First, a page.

Press Conference, March 16, 1928

Date: March 16, 1928

Location: Washington, D.C.

(Original document available here)

I am quite anxious to get some railroad consolidation legislation. I have referred to that several times in my messages, but I think it would be especially helpful at the present time, because there are a number of roads that if they could make their consolidation arrangements are ready to put in additions and improvements in the way of building and construction that would furnish quite a large market for materials and quite an opportunity for increased employment. The railroads have been waiting for several years for legislation of that kind and meantime their plans have been held up and their improvements and their extensions haven’t gone forward, and with the increase in business that has come to the railroads they are feeling more and more the necessity of expansions of that kind. I am advised that there is a very good prospect of securing favorable action from the House and the Senate at the present session. It would be exceedingly helpful to the situation if that could be secured.

There wasn’t much of anything of importance in the Cabinet this morning. The Secretary of Labor expects to have his report on the employment situation very soon. He said that his recent information was that employment, I think for February or the present employment, was l-l/2%, about 1-1/2% as I recall it, in excess of what it was a year ago, and that wages were something over 4% in excess. I think that applied to the volume of the wages and not to the rate. But I am not quite certain about that.

It is also very desirable to have an adequate kind of radio legislation, because the present Board have not finished up the preliminary work that it was expected they were to do, and with the expiration of their powers to do this preliminary work on the 15th that work would devolve upon the Commerce Department. The Commerce Department has authority to delegate, and I think under that authority has delegated this work to the present Radio Board, so they are going on functioning for the present under the old law. But it has developed that it is quite necessary to have an extension of their powers. There is a bill in conference for that purpose that I am quite anxious to have reported out and passed with some perfecting amendments.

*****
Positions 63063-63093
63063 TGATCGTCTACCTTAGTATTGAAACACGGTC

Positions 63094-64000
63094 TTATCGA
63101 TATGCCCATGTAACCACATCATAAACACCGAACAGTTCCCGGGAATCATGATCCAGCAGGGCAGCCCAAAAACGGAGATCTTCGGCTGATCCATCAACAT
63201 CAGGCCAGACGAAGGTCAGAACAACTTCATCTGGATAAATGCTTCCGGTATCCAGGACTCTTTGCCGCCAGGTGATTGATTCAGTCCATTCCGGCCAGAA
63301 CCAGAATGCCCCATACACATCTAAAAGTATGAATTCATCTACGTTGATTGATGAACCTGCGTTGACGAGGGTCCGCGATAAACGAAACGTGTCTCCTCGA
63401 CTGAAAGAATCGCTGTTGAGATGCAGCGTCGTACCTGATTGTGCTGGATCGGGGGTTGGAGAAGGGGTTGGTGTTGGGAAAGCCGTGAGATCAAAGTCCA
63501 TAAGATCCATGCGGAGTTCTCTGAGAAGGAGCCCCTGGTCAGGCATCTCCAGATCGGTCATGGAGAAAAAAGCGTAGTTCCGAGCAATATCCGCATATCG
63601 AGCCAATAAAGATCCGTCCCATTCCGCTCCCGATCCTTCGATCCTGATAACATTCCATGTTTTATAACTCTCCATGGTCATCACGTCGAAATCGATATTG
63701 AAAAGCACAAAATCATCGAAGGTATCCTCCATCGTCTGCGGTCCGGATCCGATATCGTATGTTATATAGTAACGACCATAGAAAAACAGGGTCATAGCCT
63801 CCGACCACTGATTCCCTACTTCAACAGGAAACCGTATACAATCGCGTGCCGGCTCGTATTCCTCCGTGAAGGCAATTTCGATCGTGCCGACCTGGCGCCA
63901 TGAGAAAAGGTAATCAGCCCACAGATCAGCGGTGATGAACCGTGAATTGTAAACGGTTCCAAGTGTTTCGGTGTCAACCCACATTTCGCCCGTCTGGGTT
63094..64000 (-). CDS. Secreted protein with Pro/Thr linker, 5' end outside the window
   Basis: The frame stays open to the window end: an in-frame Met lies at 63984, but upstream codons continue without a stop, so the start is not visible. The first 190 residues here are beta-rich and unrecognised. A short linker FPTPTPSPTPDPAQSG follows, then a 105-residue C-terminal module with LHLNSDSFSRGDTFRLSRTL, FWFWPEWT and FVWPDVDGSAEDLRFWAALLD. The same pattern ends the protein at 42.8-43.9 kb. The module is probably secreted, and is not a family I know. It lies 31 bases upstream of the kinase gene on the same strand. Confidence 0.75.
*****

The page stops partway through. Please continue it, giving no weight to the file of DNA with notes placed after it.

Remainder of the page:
Progress is being made on the flood control bill, especially I think in the House, where there has been a careful study made of the Jones bill by Rep. Reid, after conference with me to see what changes, if any, he would like to make in that bill, or whether he would like to incorporate in it any provisions of his own bill. I think I indicated before that the Jones bill, so far as it goes, is a fairly satisfactory bill. I don’t mean that it is just exactly what I would like it to be, but it is seldom that as a result of legislation any one person gets exactly what they want, and on an extensive and intricate question of this kind, of course, anything of that nature would be practically impossible. The main discrepancy in it is the matter of the principle of local contributions, and I have indicated that if they would put into the bill provision for a Commission to make a survey during the present session and report to the next session of the Congress, so that Congress could have information on which to legislate as to the distribution of the costs, that I would say the bill was one that I would approve with pleasure. I think there is some movement in that direction and I hope very much that that may be adopted. It seems to me to be entirely fair. That question has to be decided by the Congress, and what I want to do is to have them furnished with information on which they would be able to make a decision after coming into possession of the facts. At present they are having to make a decision without very much knowledge of a great many facts, and I would be entirely content to have the question left that way, not undertaking to decide even whether there ought to be any more contribution than what is provided in the present bill. If we can have all the facts and the opinion of an informed body of men, I have no doubt it would be satisfactory to me. But I have been very anxious, and am still anxious, to maintain the principle of local contributions. Of course, the proponents of the Jones bill argue that that is already done in this bill. It is true that they provide for some slight contributions. And then they go on to add that there have been scores of millions of dollars expended for this work and that that also constitutes a local contribution. All of that would be taken into consideration by any investigation, and that proposal seems to be so entirely fair that I don’t quite understand why they are not willing to adopt it all around.